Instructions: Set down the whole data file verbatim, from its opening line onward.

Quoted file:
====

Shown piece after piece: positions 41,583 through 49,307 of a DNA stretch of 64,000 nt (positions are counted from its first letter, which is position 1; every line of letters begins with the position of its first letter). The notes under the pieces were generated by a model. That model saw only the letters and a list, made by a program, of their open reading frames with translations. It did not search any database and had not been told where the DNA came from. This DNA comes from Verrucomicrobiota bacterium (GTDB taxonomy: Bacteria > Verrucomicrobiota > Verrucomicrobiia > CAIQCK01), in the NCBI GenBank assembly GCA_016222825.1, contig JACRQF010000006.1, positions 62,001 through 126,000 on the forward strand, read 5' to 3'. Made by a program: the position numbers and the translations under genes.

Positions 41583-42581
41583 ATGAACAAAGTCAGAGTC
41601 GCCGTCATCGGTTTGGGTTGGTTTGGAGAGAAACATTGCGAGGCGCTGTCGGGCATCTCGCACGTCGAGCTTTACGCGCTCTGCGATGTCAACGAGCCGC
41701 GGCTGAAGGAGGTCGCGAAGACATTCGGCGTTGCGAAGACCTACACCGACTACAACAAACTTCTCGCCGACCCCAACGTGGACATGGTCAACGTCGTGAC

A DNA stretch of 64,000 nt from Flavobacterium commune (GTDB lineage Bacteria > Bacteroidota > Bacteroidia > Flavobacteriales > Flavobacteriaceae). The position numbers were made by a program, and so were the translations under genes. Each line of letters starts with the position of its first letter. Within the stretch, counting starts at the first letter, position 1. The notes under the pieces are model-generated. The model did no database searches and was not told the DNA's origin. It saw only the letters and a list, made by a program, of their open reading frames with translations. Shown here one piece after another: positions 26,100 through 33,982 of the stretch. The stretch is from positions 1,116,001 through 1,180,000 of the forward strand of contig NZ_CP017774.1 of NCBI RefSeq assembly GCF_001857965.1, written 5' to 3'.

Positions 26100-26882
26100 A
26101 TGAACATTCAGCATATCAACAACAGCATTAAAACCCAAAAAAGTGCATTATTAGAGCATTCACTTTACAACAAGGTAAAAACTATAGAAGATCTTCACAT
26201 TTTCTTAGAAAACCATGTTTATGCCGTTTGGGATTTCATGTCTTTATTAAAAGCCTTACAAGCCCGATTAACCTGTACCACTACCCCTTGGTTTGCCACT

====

Shown piece after piece: positions 41,583 through 49,307 of a DNA stretch of 64,000 nt (positions are counted from its first letter, which is position 1; every line of letters begins with the position of its first letter). The notes under the pieces were generated by a model. That model saw only the letters and a list, made by a program, of their open reading frames with translations. It did not search any database and had not been told where the DNA came from. This DNA comes from Verrucomicrobiota bacterium (GTDB taxonomy: Bacteria > Verrucomicrobiota > Verrucomicrobiia > CAIQCK01), in the NCBI GenBank assembly GCA_016222825.1, contig JACRQF010000006.1, positions 62,001 through 126,000 on the forward strand, read 5' to 3'. Made by a program: the position numbers and the translations under genes.

Positions 41583-42581
41583 ATGAACAAAGTCAGAGTC
41601 GCCGTCATCGGTTTGGGTTGGTTTGGAGAGAAACATTGCGAGGCGCTGTCGGGCATCTCGCACGTCGAGCTTTACGCGCTCTGCGATGTCAACGAGCCGC
41701 GGCTGAAGGAGGTCGCGAAGACATTCGGCGTTGCGAAGACCTACACCGACTACAACAAACTTCTCGCCGACCCCAACGTGGACATGGTCAACGTCGTGAC

A DNA stretch of 64,000 nt from Flavobacterium commune (GTDB lineage Bacteria > Bacteroidota > Bacteroidia > Flavobacteriales > Flavobacteriaceae). The position numbers were made by a program, and so were the translations under genes. Each line of letters starts with the position of its first letter. Within the stretch, counting starts at the first letter, position 1. The notes under the pieces are model-generated. The model did no database searches and was not told the DNA's origin. It saw only the letters and a list, made by a program, of their open reading frames with translations. Shown here one piece after another: positions 26,100 through 33,982 of the stretch. The stretch is from positions 1,116,001 through 1,180,000 of the forward strand of contig NZ_CP017774.1 of NCBI RefSeq assembly GCF_001857965.1, written 5' to 3'.

Positions 26100-26882
26100 A
26101 TGAACATTCAGCATATCAACAACAGCATTAAAACCCAAAAAAGTGCATTATTAGAGCATTCACTTTACAACAAGGTAAAAACTATAGAAGATCTTCACAT
26201 TTTCTTAGAAAACCATGTTTATGCCGTTTGGGATTTCATGTCTTTATTAAAAGCCTTACAAGCCCGATTAACCTGTACCACTACCCCTTGGTTTGCCACT